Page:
Viterra has bought up the other half of a U.S. joint-venture grain terminal the company helped build in its SaskPool days.
The Regina-based grain handling arm of commodity firm Glencore announced Thursday it has closed a deal to buy U.S. food processor General Mills’ 50 per cent stake in the two companies’ grain terminal at Northgate, N.D.
Viterra didn’t disclose any terms of its deal with General Mills Thursday, other than to say the sale has already “received all necessary approvals.”
“We’re pleased to take on full ownership of this facility, and to continue building our presence in the U.S.,” Kyle Jeworski, Viterra’s CEO for North America, said in a release.
The two companies’ joint venture dates back to 1997, when they agreed to build the terminal at Northgate, just south of the Canada-U.S. border and about 60 km southeast of Estevan, Sask.
Saskatchewan Wheat Pool, as Viterra was then known, was in its first year as a publicly traded company and in the midst of an aggressive capital spending plan to build higher-capacity inland terminals on the Prairies.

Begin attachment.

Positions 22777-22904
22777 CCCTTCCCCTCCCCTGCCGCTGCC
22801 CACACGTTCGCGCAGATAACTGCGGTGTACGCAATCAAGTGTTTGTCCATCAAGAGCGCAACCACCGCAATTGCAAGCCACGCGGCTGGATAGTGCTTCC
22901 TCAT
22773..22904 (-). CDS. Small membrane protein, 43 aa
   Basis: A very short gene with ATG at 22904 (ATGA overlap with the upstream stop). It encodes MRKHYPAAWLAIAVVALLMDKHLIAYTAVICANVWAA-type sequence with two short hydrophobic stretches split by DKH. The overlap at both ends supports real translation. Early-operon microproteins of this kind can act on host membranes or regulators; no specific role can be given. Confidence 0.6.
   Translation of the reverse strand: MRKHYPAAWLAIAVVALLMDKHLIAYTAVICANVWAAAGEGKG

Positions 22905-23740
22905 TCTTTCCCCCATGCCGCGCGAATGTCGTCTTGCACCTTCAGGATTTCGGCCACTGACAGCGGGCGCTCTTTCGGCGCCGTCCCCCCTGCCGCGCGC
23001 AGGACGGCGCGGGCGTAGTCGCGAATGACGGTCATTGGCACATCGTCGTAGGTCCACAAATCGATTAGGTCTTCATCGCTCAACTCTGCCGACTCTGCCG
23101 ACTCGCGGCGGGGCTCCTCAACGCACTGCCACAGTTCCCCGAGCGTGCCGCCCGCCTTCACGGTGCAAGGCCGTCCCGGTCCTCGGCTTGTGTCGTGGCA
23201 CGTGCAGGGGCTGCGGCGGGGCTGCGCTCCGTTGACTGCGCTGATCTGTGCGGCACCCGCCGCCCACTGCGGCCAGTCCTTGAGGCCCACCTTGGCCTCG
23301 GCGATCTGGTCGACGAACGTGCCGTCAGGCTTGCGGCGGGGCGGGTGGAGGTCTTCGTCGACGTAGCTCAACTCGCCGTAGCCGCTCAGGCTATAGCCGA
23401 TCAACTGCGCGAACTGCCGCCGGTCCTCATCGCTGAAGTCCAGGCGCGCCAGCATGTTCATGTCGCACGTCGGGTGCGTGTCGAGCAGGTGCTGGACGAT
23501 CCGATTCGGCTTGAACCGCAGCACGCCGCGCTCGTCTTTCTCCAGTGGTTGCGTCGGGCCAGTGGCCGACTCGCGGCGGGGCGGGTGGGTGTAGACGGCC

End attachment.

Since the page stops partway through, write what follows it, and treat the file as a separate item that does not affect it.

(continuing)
The Northgate terminal, which opened in November 1998, was expected to be a “key marketing facility for north- and southbound grains, particularly oats, as changes occur in market dynamics, the rail regulatory framework and global market demand,” the company said at the time.
During fiscal 1999, the steel bin terminal moved over 45,000 tonnes of grain, SaskPool said at the time.
Viterra’s assets in North Dakota today also include special crops facilities at Minot and at Ray, about 150 km west of Minot. The company in 2017 also bought Gavilon Grain’s former Peavey Co. grain elevator at Grand Forks. — Glacier FarmMedia NetworkTagged General Mills, grain terminal, joint venture, North Dakota, Northgate, Saskatchewan Wheat Pool, Viterra